- What is the potential of hybrid partnership forms, between not-for-profit and for-profit organizations?
Technological innovation is offering social entrepreneurs new opportunities to identify and tackle emerging social problems and is deeply transforming the nature of impact-oriented entrepreneurship, turning entrepreneurial models from labour-intensive to capital-intensive and enabling new and sustainable social business models.
- How is technology affecting impact-oriented organisations and what are the related managerial challenges?
- Which social business models should be developed to fully exploit the potential of technological innovation in terms of creating a positive impact on society?
Capital-intensity in impact-oriented organizations is creating an appetite for specialized capital, suitable to support hybrid organizations. The financial industry has risen to the challenge by developing a new potential asset class called Impact Finance.
- Are social-tech start-ups cash constrained? Is there a mismatch between supply and demand of impact capital?
- Is impact investing the right way to address SVs financial needs?
- What are the barriers that impact-oriented organisations experience in the access to financial markets and what are the specific financial instruments that are most suitable to address their financial needs?
- What are the trajectories of evolution of the social impact finance ecosystem?
- What is the nature of impact finance? And what is the nature of the trade-off among financial return, social return, financial risk, social risk and social impact?
- What are the potential tensions between financial investors and the other groups of SVs stakeholders, and how do they evolve?
- What is the state of the art of impact metrics and measurement? How can impact measurement be improved in order to reduce transaction costs and represent a reliable performance indicator to be used in impact finance transactions?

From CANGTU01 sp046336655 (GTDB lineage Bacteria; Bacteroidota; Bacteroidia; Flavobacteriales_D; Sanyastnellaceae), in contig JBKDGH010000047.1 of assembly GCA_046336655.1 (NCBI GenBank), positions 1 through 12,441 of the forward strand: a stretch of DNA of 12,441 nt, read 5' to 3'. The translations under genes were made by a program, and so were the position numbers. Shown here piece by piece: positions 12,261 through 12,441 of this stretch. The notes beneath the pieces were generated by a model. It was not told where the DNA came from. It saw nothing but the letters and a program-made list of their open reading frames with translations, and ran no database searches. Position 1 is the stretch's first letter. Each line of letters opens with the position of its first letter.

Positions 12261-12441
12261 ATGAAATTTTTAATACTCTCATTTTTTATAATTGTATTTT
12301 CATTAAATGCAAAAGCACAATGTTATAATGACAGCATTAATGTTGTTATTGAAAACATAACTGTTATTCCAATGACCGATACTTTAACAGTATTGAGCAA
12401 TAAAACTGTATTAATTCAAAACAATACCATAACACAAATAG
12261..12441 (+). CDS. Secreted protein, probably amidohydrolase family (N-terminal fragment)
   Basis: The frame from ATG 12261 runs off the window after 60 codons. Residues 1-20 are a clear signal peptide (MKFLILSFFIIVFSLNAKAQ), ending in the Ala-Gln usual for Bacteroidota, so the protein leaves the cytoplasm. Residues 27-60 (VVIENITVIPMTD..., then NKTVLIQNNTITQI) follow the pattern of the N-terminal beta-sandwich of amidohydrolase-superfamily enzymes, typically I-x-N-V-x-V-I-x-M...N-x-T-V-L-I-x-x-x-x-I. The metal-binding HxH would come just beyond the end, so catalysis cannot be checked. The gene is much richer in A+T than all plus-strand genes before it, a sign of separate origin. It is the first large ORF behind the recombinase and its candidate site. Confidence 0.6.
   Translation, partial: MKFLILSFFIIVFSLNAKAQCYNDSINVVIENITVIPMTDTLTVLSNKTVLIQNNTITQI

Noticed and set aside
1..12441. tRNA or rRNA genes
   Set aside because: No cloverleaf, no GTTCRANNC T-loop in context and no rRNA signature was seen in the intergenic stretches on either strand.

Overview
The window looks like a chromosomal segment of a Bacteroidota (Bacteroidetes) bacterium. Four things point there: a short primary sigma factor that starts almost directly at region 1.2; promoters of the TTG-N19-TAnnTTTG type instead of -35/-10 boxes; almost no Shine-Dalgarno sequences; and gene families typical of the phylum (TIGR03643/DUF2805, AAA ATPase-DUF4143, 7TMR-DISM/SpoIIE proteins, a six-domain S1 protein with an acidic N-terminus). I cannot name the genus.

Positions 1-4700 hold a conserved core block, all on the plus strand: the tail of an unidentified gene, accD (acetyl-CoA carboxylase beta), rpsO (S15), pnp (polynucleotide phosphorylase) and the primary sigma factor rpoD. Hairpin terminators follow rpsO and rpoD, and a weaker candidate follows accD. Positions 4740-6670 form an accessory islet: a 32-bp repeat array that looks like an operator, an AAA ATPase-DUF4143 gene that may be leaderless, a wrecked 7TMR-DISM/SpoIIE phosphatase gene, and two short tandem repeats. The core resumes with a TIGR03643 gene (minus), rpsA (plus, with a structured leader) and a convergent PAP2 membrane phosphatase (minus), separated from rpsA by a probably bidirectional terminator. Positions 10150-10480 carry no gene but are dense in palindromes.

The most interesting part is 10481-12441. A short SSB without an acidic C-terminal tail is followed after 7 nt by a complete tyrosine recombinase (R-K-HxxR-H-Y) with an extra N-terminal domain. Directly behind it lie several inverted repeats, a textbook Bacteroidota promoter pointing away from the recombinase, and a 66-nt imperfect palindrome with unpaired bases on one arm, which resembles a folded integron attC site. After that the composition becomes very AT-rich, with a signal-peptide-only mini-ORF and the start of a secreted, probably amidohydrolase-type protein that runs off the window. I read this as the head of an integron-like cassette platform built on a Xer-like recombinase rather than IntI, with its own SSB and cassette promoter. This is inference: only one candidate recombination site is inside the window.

OUTPUTS & IMPACTS
- BENGO, I., ARENA, M. (2019). The relationship between small and medium-sized social enterprises and banks. International Journal of Productivity and Performance Management, in press
- AL TAJI, F. N. A., & BENGO, I. (2018). The Distinctive Managerial Challenges of Hybrid Organizations: Which Skills are Required?. Journal of Social Entrepreneurship, 1-18.
- CALDERINI, M., CHIODO, V. & MICHELUCCI , F.V. (2018). The social impact investment race: toward an interpretative framework . European Business Review, Vol. 30 Issue: 1, pp.66-81
- ARENA, M., BENGO, I., CALDERINI, M. & CHIODO, V. (2017). Unlocking finance for social tech start-ups: Is there a new opportunity space? Technological Forecasting and Social Change. 127, 154-165.
- ARENA, M., BENGO, I., CALDERINI, M., CHIODO, V. (2016). Social Impact Bonds: Blockbuster or Flash in a Pan? International Journal of Public Administration, 39(12), 927-939.
- Institutions: Comune di Milano, Ministero dello sviluppo Economico, Ministero degli Affari Esteri, OECD, JRC European Commission.
- Academic: Università di Trento, Università di Bologna, Università di Napoli, Università di Torino, Università di Macerata, Università di Catanzaro, Università Bocconi, Università Cattolica, Politecnico di Torino.